What We Do.
Straightforward answers to your questions.
Below, you’ll find helpful information about our operations in Toronto and Peterborough. But if you can’t find what you’re looking for here, hit the Talk to us button! We will get back to you promptly and tell you what you want to know about our systems and process.
How long have the plants been located in Toronto and Peterborough?
The GEH-C facilities in Toronto and Peterborough have been operating safely as part of the local communities for more than 50 years. We are extremely proud of our long track record of safe operations at the sites and our deep involvement in the communities in which we operate.
How many people work for GEH-C?
More than 50 people work for GEH-C at the Toronto facility and almost 300 people work for GEH-C in Peterborough in high-tech and administrative positions.
What do you make at the plants?
We make ceramic pellets that are produced from natural uranium powder. The pellets are 0.85 cm to 1.25 cm (1/3 inch to 1/2 inch) in diameter, and 0.85 cm to 1.7 cm (1/3 inch to 2/3 inch) in length. Our Toronto facility receives natural uranium oxide powder from Cameco Corporation, in Port Hope. After pressing, baking, grinding to precision size and inspecting the pellets, we send them to our facility in Peterborough, where they are placed into fuel bundles for CANDU power stations. The pellets made in our Toronto facility ultimately provide 50% of Ontario’s electricity.
What is uranium?
Uranium is an element found all around us in nature: in all rocks and soils; in rivers and oceans; in the food we eat; and in our bodies. Because uranium is a naturally occurring, low-level radioactive material that exists virtually everywhere, it contributes to what is called “natural background radiation.” You can learn more from the Canadian Nuclear Association’s fact sheet, Why is uranium important to Canada? (PDF).
Do you use enriched uranium?
No. We don’t use enriched uranium at either of our licensed facilities and use of enriched uranium is not included in our operating licence.
People have been saying we should worry about the safety of your plants. Is that true?
No. The safety of our employees and neighbours is our top priority – and eliminating or limiting adverse effects guides all we do at GEH-C. The Canadian Nuclear Safety Commission (CNSC) regulates the nuclear energy industry through a licensing process that requires demonstration of safe operations to limit the radiation that employees and members of the public receive. We’ve set our own limits, below CNSC-determined levels, to ensure that the regulatory limits are not reached.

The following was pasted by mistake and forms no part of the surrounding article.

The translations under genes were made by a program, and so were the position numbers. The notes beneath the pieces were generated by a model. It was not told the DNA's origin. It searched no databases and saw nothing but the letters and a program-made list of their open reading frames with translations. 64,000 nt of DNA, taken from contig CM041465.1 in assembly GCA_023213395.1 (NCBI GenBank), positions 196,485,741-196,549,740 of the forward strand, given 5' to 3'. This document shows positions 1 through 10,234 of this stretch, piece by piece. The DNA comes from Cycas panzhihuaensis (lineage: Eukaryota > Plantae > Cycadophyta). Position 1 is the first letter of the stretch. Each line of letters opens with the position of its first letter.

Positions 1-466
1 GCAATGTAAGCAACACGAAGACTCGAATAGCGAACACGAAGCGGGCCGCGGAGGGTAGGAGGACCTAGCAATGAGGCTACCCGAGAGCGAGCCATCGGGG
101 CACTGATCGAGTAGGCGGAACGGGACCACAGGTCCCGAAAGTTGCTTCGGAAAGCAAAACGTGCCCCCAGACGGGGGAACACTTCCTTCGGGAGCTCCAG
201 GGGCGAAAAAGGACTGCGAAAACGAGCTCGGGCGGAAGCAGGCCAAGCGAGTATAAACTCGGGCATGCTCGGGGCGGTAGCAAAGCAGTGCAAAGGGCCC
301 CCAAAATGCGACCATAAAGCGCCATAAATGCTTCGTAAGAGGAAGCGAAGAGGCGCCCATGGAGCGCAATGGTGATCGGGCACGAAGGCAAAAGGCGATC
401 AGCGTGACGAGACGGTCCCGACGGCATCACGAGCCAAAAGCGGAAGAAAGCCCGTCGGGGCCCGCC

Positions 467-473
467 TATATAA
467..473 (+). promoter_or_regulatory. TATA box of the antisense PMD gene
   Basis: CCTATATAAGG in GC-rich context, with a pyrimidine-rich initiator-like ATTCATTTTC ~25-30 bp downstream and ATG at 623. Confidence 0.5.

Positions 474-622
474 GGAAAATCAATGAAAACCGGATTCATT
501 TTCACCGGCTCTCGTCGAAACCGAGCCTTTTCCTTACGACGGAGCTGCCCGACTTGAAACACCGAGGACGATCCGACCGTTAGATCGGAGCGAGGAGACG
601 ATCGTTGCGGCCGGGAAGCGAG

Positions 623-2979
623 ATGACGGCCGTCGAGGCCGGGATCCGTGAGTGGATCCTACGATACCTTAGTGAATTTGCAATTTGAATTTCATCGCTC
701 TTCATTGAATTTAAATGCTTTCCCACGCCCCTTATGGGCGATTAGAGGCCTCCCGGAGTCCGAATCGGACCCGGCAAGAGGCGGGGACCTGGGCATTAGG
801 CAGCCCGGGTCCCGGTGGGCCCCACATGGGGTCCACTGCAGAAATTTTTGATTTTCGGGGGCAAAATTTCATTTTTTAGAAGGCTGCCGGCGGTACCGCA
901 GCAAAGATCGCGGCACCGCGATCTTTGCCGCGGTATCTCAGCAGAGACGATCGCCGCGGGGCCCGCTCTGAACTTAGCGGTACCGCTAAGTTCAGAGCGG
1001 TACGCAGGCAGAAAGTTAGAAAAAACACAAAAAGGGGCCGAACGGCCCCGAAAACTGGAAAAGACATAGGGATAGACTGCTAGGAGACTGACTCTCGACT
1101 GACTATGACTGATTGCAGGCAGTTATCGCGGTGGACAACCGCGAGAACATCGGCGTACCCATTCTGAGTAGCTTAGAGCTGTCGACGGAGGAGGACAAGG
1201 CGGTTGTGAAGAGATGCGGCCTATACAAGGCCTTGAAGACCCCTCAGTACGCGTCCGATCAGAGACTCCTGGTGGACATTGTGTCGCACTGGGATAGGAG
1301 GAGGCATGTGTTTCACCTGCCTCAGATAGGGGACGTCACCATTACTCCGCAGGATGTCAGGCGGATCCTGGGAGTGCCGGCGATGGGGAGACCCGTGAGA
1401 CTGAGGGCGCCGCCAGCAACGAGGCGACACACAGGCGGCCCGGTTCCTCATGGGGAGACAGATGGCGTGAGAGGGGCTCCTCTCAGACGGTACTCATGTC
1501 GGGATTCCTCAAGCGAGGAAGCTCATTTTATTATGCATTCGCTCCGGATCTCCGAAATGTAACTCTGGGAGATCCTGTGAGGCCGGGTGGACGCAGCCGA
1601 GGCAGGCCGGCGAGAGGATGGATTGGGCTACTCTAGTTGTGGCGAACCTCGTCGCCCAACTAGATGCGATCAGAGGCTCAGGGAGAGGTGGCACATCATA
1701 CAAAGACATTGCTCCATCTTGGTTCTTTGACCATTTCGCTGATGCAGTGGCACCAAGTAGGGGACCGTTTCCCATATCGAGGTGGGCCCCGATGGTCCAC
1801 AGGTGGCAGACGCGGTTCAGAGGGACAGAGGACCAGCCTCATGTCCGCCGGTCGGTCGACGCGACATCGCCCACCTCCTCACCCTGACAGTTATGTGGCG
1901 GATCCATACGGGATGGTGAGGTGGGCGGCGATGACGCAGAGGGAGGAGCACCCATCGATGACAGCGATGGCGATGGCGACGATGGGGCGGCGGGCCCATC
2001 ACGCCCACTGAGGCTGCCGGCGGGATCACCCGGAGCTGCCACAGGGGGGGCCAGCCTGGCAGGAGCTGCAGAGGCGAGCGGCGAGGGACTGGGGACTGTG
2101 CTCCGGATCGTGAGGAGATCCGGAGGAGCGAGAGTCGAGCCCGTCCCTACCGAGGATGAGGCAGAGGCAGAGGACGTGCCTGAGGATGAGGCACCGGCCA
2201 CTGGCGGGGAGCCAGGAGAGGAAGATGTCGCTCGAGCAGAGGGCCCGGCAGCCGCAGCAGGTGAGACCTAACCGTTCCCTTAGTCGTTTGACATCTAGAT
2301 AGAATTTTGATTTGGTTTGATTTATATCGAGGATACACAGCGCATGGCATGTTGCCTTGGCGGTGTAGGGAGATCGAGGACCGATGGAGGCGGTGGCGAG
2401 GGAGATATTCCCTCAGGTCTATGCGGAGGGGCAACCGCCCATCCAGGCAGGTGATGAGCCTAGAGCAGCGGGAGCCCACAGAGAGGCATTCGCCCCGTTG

Is it true that a person receives more radiation from everyday activities than from being near your plants?
Yes. We’re exposed to many common sources of radiation on a daily basis. Check out the comparison chart of “Radiation in Our Daily Lives” on our What is Radiation? page.
GEH-C has a Public Information and Disclosure Program with the objectives of providing information on the licensed activities to persons living in the vicinity of the site, fostering public awareness, and providing a forum for community members to discuss issues and concerns related to the licensed facilities.
The Public Information Program describes how GEH-C communicates with the target audience. Based on this program, GEH-C commits to:
- Maintain two-way communication channels with the target audience to understand and address comments, questions and concerns;
- Provide timely reporting on its website of unusual operational events with the potential for offsite consequences, or that would be of interest to the target audience;
- Provide timely reporting on its website of environmental events that trigger notification of the CNSC under Section 29 of the General Nuclear Safety and Control Regulations;
- Provide information to the target audience through GEH-C’s website and/or other Public Information Program activities, about significant operational changes or expansions that require an environmental assessment or amendments to our facility license;
- Post environmental monitoring results (relevant sections of Annual Compliance Reports) on its website;
- Consult with stakeholders to determine the type of information, and method for information sharing regarding this Proactive Disclosure Protocol;
- Post this Public Disclosure Protocol on our web site.
Public Disclosures – Toronto Pellet Operations
- Jan. 15, 2016 False Alarm at 1025 Lansdowne
- Dec. 23, 2015 False Alarm at 1025 Lansdowne
- Sept 15, 2014 Worker-Injury
- July 8, 2013 Heavy Rain Fall in Toronto.
- June 14, 2013 Fire Alarm at 1025 Lansdowne Ave.
- Feb 17, 2015 Sprinkler Water Leak at 1025 Lansdowne Ave.
Public Disclosures – Peterborough Operations (Fuel & Services)
Manager EHS & Licensing
GE Hitachi Nuclear Energy Canada Inc.
1025 Lansdowne Avenue
At GEH-C, we submit an Annual Compliance Report to the Canadian Nuclear Safety Commission (CNSC). Detailed performance information is available in this Annual Compliance Report, which demonstrates that GEH-C has successfully met the requirements of the Nuclear Safety and Control Act.